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May 17, 2008

Planned fuel price hike faces growing opposition

The Indonesian government is facing growing opposition  as it plans to raise fuel prices by a maximum 30 percent to help cut a surging subsidy bill that has badly stretched its 2008 budget.
Hundreds of people coordinated by the National Liberation Forum (FPN) gathered outside the North Sumatra Provincial Legislative Assembly (DPRD) here Friday to express their opposition to the government`s plan to raise fuel oil prices.

The crowd, consisting of students and mass organization members, carried posters and banners that also expressed their rejection of the government`s direct cash assistance (BLT) program for the poor.

A spokesman for the demonstrators, Johan Merdeka, said the government led by President Susilo Bambang Yudhoyono and Vice President Jusuf Kalla had failed to lead the country. Its policies had not sided with the people, the workers, farmers and urban poor in particular.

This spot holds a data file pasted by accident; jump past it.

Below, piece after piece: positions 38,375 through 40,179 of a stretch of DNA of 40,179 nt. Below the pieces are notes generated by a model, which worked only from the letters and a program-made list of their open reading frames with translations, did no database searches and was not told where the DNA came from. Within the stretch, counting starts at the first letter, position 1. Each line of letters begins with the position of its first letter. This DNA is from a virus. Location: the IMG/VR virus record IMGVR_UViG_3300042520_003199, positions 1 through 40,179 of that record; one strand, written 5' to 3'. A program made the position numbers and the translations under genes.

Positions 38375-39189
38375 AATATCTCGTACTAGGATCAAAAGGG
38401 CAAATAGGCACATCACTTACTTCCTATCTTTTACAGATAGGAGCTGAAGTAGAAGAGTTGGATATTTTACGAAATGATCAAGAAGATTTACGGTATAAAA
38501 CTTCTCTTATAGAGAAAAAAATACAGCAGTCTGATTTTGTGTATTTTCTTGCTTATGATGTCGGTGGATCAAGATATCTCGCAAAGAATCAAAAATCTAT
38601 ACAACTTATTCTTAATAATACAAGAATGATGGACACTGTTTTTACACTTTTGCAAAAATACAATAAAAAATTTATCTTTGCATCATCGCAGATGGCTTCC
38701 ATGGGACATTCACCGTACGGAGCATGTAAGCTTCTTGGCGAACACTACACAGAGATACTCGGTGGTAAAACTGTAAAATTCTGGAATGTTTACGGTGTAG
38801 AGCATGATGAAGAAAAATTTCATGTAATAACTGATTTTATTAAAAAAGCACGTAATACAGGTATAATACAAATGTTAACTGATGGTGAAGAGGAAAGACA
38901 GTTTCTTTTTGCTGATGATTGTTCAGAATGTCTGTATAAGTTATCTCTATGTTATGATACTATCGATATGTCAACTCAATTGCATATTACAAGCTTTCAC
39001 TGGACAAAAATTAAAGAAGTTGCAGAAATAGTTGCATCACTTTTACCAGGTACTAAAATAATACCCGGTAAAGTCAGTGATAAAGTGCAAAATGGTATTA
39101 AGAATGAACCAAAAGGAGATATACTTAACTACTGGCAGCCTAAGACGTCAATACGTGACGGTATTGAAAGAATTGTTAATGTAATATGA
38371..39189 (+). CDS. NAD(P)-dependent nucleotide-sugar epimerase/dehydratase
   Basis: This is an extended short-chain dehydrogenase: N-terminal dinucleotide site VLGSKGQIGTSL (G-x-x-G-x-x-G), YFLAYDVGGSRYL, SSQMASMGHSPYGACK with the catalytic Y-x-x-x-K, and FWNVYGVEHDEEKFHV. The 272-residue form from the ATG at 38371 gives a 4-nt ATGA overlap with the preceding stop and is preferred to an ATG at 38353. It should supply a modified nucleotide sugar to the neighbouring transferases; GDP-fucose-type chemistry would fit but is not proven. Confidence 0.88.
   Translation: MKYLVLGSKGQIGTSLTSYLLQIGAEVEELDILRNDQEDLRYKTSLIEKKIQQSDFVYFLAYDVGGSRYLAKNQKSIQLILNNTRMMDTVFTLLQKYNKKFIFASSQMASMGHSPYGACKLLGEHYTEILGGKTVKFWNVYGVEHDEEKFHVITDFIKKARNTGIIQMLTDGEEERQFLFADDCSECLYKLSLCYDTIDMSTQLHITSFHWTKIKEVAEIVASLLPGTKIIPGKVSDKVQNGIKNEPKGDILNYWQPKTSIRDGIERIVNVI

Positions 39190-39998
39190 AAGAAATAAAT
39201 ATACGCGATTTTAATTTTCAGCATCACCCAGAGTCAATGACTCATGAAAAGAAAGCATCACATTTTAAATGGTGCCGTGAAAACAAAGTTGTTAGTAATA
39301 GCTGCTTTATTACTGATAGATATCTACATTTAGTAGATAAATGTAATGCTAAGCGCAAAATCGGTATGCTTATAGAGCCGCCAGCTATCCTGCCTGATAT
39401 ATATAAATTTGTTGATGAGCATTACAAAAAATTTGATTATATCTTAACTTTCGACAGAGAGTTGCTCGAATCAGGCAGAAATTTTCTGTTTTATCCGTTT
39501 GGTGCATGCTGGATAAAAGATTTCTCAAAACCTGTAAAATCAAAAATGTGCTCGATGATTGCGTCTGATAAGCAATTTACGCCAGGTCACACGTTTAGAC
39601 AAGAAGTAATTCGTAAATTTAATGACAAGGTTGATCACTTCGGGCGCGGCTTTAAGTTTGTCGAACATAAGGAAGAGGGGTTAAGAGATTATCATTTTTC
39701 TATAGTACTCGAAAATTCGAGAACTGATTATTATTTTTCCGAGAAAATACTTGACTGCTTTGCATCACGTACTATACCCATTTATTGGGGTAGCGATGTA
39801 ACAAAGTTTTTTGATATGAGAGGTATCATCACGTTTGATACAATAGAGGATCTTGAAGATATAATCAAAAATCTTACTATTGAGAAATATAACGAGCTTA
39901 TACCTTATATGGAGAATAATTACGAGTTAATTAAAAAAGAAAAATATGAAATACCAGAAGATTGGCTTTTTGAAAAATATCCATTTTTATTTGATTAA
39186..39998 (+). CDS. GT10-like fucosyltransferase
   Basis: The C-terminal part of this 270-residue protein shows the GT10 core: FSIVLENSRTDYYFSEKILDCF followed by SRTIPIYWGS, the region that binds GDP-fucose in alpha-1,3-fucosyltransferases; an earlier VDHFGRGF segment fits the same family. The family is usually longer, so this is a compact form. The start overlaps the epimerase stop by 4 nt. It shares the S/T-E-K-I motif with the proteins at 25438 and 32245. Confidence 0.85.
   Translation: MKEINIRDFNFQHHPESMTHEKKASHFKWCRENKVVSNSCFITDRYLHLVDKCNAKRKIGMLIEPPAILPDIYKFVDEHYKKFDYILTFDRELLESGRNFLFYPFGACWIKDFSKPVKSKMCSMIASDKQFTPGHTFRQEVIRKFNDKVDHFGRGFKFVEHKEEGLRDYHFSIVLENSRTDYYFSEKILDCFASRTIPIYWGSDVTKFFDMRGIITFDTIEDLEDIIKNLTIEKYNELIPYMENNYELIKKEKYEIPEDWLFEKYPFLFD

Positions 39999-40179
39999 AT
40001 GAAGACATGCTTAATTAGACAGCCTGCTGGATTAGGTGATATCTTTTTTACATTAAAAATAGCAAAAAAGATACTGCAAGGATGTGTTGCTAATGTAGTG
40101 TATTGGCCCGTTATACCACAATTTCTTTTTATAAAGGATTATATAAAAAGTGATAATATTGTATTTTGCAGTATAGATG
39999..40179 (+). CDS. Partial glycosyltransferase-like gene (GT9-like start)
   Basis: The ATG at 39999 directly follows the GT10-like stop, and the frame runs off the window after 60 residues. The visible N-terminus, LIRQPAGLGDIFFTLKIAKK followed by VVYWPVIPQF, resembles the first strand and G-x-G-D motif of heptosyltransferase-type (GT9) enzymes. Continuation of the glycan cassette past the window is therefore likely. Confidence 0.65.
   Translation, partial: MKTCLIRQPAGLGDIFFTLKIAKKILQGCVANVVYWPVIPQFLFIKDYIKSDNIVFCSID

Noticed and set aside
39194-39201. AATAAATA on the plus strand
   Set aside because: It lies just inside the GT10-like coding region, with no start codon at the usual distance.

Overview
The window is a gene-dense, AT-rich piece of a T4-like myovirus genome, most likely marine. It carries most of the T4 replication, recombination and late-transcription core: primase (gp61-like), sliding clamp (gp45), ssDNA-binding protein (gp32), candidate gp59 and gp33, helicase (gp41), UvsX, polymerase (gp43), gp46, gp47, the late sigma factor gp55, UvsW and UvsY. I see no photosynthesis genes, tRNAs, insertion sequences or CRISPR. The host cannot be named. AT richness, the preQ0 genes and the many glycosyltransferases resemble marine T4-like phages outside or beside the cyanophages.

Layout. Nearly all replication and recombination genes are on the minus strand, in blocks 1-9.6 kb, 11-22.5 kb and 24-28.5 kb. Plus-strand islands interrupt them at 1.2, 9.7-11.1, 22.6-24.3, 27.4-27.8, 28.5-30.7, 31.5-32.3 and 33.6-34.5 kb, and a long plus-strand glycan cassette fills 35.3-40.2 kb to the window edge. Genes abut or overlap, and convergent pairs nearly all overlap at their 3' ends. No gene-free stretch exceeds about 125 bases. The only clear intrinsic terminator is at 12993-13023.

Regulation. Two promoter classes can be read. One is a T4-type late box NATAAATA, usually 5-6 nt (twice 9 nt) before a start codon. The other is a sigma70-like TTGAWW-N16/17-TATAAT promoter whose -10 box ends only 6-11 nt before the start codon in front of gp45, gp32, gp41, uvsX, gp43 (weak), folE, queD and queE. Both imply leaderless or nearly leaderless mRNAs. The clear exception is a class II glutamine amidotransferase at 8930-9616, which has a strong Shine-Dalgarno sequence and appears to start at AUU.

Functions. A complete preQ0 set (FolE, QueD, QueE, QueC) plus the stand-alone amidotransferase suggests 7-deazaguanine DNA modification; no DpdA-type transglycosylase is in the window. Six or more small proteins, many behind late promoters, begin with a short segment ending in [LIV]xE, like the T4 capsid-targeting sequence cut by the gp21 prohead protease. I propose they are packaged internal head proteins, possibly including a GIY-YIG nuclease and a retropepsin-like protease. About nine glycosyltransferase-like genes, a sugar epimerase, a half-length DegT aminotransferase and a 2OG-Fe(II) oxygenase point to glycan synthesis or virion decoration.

The arguments the government had cited to justify its plan to raise fuel oil prices by 30 percent made no sense and appeared only to be an attempt to manipulate the people`s awareness, because, in reality, the planned fuel oil price hikes would definitely affect all sectors of the people`s economy, Merdeka said.

Indonesia has some of the lowest fuel prices in Asia and the proposal to increase prices has sparked protests in several parts of the country and raised concerns about the impact on inflation.

Until the last few months the government had been resisting a hike, particularly with parliamentary and presidential elections due next year, but the ongoing march higher of global crude prices has forced authorities to respond.

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